4 annual Greek American Guide and Business Directory.4 Incidentally, he had this to say in his Directory about the Greek community in Washington: It was, he said, [o]ne of the most peace loving and progressive in America, showing none of those absurdities which are usually to be seen in some of the other communities and colonies.5 In 1913, Thomas Burgess, a member of the American Branch Committee of something called the Anglican and Eastern Orthodox Churches Union, wrote a book called Greeks in America. It seems to have been the first comprehensive study of the Greeks in American society at the time, and Canoutas, says Burgess, was his inspiration and the source for much of the information in the book. Canoutas himself later wrote his own history of the Greeks in America from 1453 to 1938. Canoutass nearly 300-page book on Columbus was published in English in New York in 1943. It took him, he says, eight years of work. It appears to be the first time anyone proposed in scholarly fashion that Columbus was a Greek, in fact a noble Byzantine Greek. But Canoutass book was privately published, presumably in a small print run, and has been long out of print. After 1943, the book seems to have been all but forgotten and has certainly been overlooked by most Columbus scholars. Being a lawyer, Canoutas presents his thesis that Columbus was a Greek nobleman something like a law case. He methodically lays out the evidence and then draws persuasive conclusions based on the evidence. A reviewer in 1945 said that this book presents a case which students of the vexed Columbus question must consider with the utmost care.6 I hope you will agree at the conclusion of my remarks that Canoutass thesis deserves renewed attention. The Broad Dimensions of the Columbus Question Let us first understand the broad dimensions of the controversy about Columbuss origins so we can see where Canoutass theory falls in context. The theories about Columbuss origins fall into two main schools of thought.

T. Burg ess, Greeks in America, at 73. Quo ted in T . Burge ss, Greeks in America, at 170.

W.J. Wilson, Review of Christopher Columbus, a Greek Nobleman, Etc. , by Seraphim G. Canoutas, in THE H I S P A N IC A M E R IC A N H ISTORICAL R EVIEW , Vol. 25, No. 1 (Feb. 1945), pp. 59-62.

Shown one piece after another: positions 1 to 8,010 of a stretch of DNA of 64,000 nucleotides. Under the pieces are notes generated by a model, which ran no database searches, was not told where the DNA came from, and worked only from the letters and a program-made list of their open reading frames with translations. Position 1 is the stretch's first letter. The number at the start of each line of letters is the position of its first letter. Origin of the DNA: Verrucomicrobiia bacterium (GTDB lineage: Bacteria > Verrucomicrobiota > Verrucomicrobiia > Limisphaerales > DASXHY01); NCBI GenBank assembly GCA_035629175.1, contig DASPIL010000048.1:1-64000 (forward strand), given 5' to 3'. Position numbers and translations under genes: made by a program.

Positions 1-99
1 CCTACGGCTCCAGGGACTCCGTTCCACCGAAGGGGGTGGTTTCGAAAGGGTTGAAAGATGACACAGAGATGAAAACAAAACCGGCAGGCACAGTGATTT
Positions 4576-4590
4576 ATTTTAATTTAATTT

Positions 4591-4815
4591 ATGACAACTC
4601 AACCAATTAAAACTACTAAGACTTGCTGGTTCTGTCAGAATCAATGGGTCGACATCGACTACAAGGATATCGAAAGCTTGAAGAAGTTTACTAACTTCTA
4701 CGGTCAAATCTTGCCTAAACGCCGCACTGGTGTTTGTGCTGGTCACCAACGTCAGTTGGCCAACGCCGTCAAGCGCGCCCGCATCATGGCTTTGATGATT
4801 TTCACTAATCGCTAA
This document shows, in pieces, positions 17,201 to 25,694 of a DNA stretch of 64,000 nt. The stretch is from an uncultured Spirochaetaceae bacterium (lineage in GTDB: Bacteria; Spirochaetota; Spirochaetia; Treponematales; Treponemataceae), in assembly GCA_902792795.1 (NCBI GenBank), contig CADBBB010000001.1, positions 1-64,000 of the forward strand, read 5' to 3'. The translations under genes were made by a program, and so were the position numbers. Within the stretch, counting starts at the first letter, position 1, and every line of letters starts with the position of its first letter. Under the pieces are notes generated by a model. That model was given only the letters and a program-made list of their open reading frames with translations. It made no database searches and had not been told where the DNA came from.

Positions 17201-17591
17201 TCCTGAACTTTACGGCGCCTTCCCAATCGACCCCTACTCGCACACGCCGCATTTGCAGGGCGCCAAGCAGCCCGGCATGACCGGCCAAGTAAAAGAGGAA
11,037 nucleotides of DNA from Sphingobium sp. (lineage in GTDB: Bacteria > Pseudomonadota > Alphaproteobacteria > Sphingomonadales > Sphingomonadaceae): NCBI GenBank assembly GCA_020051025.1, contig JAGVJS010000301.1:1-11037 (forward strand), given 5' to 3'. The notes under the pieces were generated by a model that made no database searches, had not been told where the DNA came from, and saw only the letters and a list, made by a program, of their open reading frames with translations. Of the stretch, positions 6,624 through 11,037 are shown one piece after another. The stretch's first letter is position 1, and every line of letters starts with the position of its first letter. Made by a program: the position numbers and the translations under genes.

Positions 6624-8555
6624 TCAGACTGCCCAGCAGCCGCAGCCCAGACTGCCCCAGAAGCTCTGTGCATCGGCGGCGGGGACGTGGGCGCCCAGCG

5 One school (the traditional one) is supported by certain Genoese legal documents from Columbuss time. These documents show that someone named Cristoforo Colombo was born in or near the city of Genoa, was a wool-worker, and later became a merchant and gained sailing experience by accompanying various cargoes to their destinations. The other school of thought rests on the numerous -- sometimes glaring -inconsistencies between the Genoese legal documents and other sources of information, especially Columbuss own writings (he was a prolific writer), the biography written by his son Ferdinando and by Bishop Bartolom de las Casas, Columbuss family friend and a famous historian of the Spanish conquest of the New World. Both of these men had access to Columbuss papers after he died in 1506. Canoutas repeatedly emphasizes in his book that the Genoese woolworker theory simply cannot be squared either with what Columbus and his biographers said about him or with common sense. He points out over and over again that those who adhere to the Genoese theory have to contort or ignore certain important facts or accuse Columbus of being a deliberate liar in order to make him fit the profile of Cristoforo Colombo, the Genoese wool-worker. Canoutas gives ten specific examples. Here are four of them: (1) The prevailing view is that Columbus grew to majority in Genoa or its vicinity, then gave up wool carding and became a traveling salesman or trader of woolen goods, and then settled in Lisbon as the agent of a well known Genoese mercantile firm called Centurione. But when Columbus became famous all over Europe after his four voyages of discovery, no one at the Centurione firm ever remarked on the earth-shaking accomplishment of the firms former clerk. Domenico Colombo, who, according to the Genoese documents, was Columbuss father, appears to have died in Genoa in abject poverty in either 1498 or 1499. Canoutas thinks it is beyond belief that Columbus, who is known to have been affectionate to his brothers and sons, would have shamelessly ignored his impoverished father at the end of his life, particularly when, at the time of Domenicos death, Columbus and his brothers were at the height of their fame and prosperity. Canoutas says it is generally conceded that Columbus did not know Italian.